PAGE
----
The things we grow used to. This piece in the New York Times this morning, on the difficulty of agreeing about how to remember the days when Montgomery, Alabama, was a center of the slave trade illustrates how “Southern history is a custody battle still in litigation,” and it reminded me of an interview with Shelby Foote, which I bumped into a few days ago while looking for something else.
Foote, a native of the Mississippi Delta, spoke mostly of William Faulkner (to whom, as a young man, he had boldly introduced himself while his best friend, Walker Percy, shyly cowered in a car parked in Faulkner’s driveway) but he included some searing, honest and fascinating comments about racism and the culture in which he grew up. Acknowledging the evil of it, he nevertheless remembers how that culture could regard a black person (though he doesn’t use that term) as “somewhere between an animal and a human being,” and admits that “I lived in a society that was filled with horrors…they were not horrors at the time.”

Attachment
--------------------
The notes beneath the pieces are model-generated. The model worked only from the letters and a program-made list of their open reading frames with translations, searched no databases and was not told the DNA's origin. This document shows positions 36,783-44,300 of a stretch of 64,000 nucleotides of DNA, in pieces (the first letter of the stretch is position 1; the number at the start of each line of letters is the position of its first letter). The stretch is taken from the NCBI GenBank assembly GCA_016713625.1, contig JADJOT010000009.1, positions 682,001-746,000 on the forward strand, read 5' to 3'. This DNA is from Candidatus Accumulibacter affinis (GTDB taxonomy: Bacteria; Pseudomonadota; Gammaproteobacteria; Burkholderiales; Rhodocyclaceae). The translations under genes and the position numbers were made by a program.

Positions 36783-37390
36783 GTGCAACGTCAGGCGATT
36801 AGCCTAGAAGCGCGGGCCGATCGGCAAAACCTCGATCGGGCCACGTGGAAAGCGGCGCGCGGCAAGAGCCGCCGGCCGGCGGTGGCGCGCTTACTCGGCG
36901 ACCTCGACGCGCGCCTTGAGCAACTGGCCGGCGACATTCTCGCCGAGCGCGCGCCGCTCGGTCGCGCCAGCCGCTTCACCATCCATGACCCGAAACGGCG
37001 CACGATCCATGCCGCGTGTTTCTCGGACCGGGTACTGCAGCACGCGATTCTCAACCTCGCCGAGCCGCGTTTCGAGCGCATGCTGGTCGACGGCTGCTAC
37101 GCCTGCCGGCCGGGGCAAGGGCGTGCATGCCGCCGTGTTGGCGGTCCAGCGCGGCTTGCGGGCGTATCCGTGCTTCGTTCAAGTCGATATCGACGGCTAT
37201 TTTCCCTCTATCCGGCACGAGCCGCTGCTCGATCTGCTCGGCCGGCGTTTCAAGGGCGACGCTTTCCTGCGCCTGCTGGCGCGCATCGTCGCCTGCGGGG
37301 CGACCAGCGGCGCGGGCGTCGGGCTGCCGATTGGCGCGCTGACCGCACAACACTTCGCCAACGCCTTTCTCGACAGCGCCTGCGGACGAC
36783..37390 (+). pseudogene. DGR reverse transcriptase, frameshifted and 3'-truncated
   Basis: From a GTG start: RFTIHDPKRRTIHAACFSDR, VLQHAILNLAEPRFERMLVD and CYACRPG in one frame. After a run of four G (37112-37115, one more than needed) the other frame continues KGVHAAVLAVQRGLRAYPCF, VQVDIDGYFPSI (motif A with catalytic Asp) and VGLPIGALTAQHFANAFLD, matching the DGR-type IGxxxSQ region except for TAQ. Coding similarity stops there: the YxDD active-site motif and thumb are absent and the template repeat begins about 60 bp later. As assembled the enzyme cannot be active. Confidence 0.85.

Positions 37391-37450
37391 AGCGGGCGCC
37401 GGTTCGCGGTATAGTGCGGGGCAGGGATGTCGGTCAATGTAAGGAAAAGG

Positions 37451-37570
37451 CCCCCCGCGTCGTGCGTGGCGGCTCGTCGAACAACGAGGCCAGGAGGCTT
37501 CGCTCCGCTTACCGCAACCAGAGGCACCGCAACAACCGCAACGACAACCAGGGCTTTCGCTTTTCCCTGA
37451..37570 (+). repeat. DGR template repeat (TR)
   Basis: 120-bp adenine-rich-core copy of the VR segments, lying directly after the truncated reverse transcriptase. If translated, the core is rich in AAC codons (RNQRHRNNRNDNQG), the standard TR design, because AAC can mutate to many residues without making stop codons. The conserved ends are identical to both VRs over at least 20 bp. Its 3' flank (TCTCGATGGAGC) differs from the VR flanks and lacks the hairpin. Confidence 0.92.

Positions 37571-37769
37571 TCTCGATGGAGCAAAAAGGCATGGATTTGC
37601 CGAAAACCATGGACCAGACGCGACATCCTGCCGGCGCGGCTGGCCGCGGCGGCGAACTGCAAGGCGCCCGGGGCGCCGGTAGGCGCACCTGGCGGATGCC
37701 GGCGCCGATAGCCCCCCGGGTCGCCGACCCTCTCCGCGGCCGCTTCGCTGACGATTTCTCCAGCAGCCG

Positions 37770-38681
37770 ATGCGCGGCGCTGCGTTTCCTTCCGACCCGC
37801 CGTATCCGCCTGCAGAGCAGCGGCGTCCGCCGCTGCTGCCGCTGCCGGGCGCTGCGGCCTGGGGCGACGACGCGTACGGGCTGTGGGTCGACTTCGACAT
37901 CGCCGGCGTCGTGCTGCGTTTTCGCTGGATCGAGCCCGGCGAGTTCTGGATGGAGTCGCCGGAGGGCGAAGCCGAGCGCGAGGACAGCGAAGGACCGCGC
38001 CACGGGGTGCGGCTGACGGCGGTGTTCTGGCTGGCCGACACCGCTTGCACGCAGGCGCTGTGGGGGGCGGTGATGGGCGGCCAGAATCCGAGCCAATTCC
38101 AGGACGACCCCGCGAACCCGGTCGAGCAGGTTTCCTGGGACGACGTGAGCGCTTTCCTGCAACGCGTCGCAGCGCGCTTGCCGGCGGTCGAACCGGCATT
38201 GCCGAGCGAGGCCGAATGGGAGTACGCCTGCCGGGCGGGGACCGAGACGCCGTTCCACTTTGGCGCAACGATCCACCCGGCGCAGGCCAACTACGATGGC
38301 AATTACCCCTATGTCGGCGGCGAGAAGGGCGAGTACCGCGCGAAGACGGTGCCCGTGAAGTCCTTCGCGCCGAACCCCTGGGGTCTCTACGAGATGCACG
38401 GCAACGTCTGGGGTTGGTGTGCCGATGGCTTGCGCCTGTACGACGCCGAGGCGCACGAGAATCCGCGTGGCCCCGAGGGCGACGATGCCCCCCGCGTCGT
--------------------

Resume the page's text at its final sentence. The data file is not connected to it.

I can’t help but wonder if there will come a time when many of us will be speaking of the commonplace, unremarkable horrors of our own time and country, among them, the aborting of nearly a million unborn children annually and our evident nonchalance about it.